The Nicomachean Ethics By Aristotle
He begins by giving an elaborate explanation of who should study ethics and the method they should follow. He says that it is important not to demand too much precision in a subject like ethics that is concerned with concepts such as ‘beautiful’ and ‘just.’ One should not demand mathematical demonstrations of philosophical concepts. Ethical study involves study of concepts. For instance, the definition of the concept ‘beautiful’ is associated with conventional wisdom and opinion of people, some may agree with a definition while others may disagree and therefore, these concepts lack mathematical consistency.
Aristotle was a student of Plato but he refuted his idealistic approach that is famous as the Theory of Forms or Ideas. Plato believed that there is a universal quality that is common in all things that can be classified in a certain category or under a single name. For example, the beauty of a flower and the beauty of a woman are different from each other but they must be in possession of something in common to be classified as beautiful. Plato believed that this common thing is the ‘Form’ or ‘Idea’, which in itself is invisible, unchanging and eternal. Everything that we perceive as beautiful is beautiful because it participates in some way in the ‘Form of Beauty.’ And while beautiful people may die and beautiful flowers may wilt, the ‘Form or Idea of Beauty’ is eternal. Plato posited that everything in the world is but a poor reflection of the ideal world of Pure Forms that underlies our experience. He believed the goal of life is to contemplate the true nature of Forms and to train the mind to see beyond experience. However, Aristotle disproved of this approach and posited that true wisdom is gained by examining the objects of experience and not from trying to look beyond them.
Aristotle was an empiricist and he discarded Plato’s theory on account of non-tangibility between the forms and the material world of substances. He proposed that Forms are imminent in object and do not exist in another realm in their pure form as posited by Plato.
Aristotle believes in the teleology of nature, the multiplicity of various virtues and says that nature works towards a telos or end goal. Every human activity is targeted at some end that is considered good. There are ends that are ends in themselves and can be regarded as the highest of them all, while there are some ends which serve only as a means to some higher ends and these ends can be classified as subordinate ends.
Aristotle says that the study of the nature of Good is important as it is a part of politics which is concerned with achieving the highest ends for human life. He proposes a simple premise that everyone wants to be happy and then goes on to elaborate that the supreme good is happiness, however most people disagree over what constitutes happiness. Some may equate it with sensual pleasure but human life is governed with rationality and sensuality is clearly not the goal. Some others consider honorable life as the goal as they believe it is a way to recognise their inherent goodness. So an empirical examination reveals that contrary to Plato’s Form of Good, there are many versions of Good. Aristotle therefore decides to not concern himself with the Form of Good but with the practical task of finding answer to the question ‘How to be good?’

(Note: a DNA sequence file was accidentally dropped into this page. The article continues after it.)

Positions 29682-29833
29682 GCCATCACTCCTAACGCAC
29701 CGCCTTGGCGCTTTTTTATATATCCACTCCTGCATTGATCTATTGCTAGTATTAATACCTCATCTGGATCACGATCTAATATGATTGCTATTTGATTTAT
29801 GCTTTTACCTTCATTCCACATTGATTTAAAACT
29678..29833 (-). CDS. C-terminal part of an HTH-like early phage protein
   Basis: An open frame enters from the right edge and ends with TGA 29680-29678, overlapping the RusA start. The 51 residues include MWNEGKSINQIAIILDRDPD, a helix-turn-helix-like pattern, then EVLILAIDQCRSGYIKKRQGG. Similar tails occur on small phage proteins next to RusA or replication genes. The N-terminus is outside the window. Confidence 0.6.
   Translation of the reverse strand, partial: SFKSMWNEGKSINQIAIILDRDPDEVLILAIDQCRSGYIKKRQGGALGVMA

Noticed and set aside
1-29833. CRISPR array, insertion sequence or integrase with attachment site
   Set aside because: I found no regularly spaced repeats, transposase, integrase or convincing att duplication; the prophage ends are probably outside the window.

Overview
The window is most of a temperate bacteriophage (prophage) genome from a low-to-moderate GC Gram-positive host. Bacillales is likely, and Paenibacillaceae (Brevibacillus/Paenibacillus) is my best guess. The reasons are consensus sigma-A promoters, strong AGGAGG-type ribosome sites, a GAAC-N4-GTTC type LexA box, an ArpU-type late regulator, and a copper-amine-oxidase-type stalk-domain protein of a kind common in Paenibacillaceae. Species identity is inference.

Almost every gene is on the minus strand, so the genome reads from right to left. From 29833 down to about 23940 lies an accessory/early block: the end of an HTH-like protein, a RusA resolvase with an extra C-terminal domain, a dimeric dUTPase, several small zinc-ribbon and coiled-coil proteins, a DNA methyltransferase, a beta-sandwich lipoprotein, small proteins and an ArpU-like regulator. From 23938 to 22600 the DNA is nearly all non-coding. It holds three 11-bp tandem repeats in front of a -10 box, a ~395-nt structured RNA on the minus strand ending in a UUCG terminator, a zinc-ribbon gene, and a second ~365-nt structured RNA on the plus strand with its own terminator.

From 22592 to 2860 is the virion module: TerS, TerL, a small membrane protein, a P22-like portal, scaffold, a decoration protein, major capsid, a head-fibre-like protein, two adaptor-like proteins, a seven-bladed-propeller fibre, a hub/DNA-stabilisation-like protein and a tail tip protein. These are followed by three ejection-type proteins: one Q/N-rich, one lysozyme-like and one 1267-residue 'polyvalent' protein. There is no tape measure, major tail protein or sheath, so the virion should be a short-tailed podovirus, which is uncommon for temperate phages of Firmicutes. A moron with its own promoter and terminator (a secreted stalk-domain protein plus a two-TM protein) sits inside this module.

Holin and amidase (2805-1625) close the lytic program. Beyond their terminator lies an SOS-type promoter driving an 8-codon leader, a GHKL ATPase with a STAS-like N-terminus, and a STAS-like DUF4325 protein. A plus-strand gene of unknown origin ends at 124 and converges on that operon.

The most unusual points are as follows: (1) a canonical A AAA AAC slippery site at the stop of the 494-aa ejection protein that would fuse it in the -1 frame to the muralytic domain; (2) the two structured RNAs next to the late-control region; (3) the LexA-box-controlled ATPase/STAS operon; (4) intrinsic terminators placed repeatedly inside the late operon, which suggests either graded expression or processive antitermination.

Practical actions directed towards achieving a state of happiness constitutes the ultimate good for Aristotle. He examines the nature of happiness and discusses the best way to be happy. He says both are important, happiness of the individual as well as the community.
And in order to be truly happy, one must lead a virtuous life. Then he goes on to discuss the specific virtues and the process by which these can be realized. He says a person’s virtue begins with his intention to be virtuous which is the result of their understanding and rationality. Absolute virtue leads to absolute happiness and only performing virtuous actions is not sufficient unless done in the right state of mind for the right reasons. He reaffirms that auctioning virtuously is a voluntary choice and that people are independent to make their choices. Their choice determines their actions and character.
He evaluates various virtues such as temperance, generosity, bravery, truthfulness etc. Each of these character traits exist in a spectrum, with conditions at either extremes corresponding to the excess or deficiency of the trait. The excess of bravery, for example, is rashness. The deficiency of bravery is cowardice. The goal of the virtuous person should be to maintain an intermediate position between the extremes. He calls this position the "golden mean." Then he says that these means are relative to the character of the person in question. These means are not the same for everyone.
Aristotle emphasises that a life of study is the path that leads to ultimate happiness. It is the only way a person can discover his mean as study opens the avenue for correct reasoning and understanding. It helps a person understand which direction he must pursue to get closer to their golden mean. He says that a study of political system also reveals how politics affects the virtue of its citizens and thereby facilitates the construction of a system that is best to serve and considers enforcing a life of virtue and happiness guided by reason and understanding.